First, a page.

By Lauren Captain
The Meridian Times Staff Reporter
Your preference of transportation mode matters on a normal day, but this past St. Patrick’s Day CATA buses overpowered the inclinations of some to use their own motor vehicle. CATA’s Entertainment Express, that runs every week Thursday to Sunday to offer a primary mode of sober transportation, was helping the cause to promote against drinking and driving. The Entertainment Express is used in hopes of consumers helping themselves and other pedestrians from drunk driving accidents, not only this day, but every time the trolley rolls around. “Keep in mind that with or without the free-sober ride offer, CATA was already scheduled to operate Entertainment Express between the Capitol and East Lansing, and that the majority of those riders own a Student Semester pass, giving them unlimited rides aboard all fixed-route services, meaning they wouldn’t have had to pay any more to ride on St.
The Meridian Township Treasurer’s Office spends just about 6 percent of money received from taxpayers on the Capital Area Transportation Authority. In comparison, about 4 percent is spent on their police force. “Voters [in Meridian Township] have approved the tax support for public transit,” said Julie Brixie, who is a member of the CATA board of directors and the township’s treasurer. “CATA receives subsidies from both the state and federal government as well.”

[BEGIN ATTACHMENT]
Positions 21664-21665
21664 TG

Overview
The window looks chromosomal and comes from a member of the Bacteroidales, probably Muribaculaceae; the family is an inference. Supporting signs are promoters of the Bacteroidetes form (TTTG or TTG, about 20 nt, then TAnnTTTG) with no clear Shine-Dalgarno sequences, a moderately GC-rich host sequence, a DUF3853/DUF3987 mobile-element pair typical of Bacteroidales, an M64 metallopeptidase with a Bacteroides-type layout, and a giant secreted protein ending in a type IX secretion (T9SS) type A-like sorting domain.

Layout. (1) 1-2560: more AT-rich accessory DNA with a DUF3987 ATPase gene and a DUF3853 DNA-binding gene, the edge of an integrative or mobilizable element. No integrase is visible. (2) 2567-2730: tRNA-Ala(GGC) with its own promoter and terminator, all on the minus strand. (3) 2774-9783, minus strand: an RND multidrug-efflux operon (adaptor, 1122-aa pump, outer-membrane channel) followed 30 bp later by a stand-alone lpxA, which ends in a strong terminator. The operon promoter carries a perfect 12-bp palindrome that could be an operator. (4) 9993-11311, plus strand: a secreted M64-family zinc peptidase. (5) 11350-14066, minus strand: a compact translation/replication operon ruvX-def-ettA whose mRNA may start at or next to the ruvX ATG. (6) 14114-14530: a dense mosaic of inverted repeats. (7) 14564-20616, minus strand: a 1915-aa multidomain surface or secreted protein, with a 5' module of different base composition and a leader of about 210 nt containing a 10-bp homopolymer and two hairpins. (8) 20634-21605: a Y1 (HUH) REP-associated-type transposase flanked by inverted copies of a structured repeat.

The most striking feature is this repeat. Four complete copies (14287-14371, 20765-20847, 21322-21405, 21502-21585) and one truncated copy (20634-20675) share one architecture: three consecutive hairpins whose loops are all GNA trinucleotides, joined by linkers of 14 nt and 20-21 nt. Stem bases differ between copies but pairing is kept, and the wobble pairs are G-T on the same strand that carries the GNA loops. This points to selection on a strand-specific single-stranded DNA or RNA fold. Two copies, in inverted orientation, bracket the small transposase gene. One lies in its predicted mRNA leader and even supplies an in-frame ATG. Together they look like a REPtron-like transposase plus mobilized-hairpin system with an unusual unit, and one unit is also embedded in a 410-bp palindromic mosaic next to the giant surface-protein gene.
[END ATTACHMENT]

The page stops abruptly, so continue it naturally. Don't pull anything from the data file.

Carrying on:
While taxpayers in Meridian Township are also paying for CATA’s bills, a large sum of the funding is actually paid for by the state and federal government in the form of subsidies, explained Brixie. More revenue comes from the state government, accounting for approximately a quarter of CATA’s revenues in 2015.
By Zachary Barnes
Old Town Lansing Times Staff Reporter
Old Town Lansing is not slated to see public bus service become more frequent in the near future. That’s bad news for Old Town bus riders. Currently, during evening and weekend hours CATA will only pass through the Old Town area roughly every 45 minutes. This does not include the time it takes to get to the downtown Lansing CATA bus station where one must connect to the specific bus that will take him or her to Old Town. One must connect again when leaving Old Town to get on the right bus that will take them home.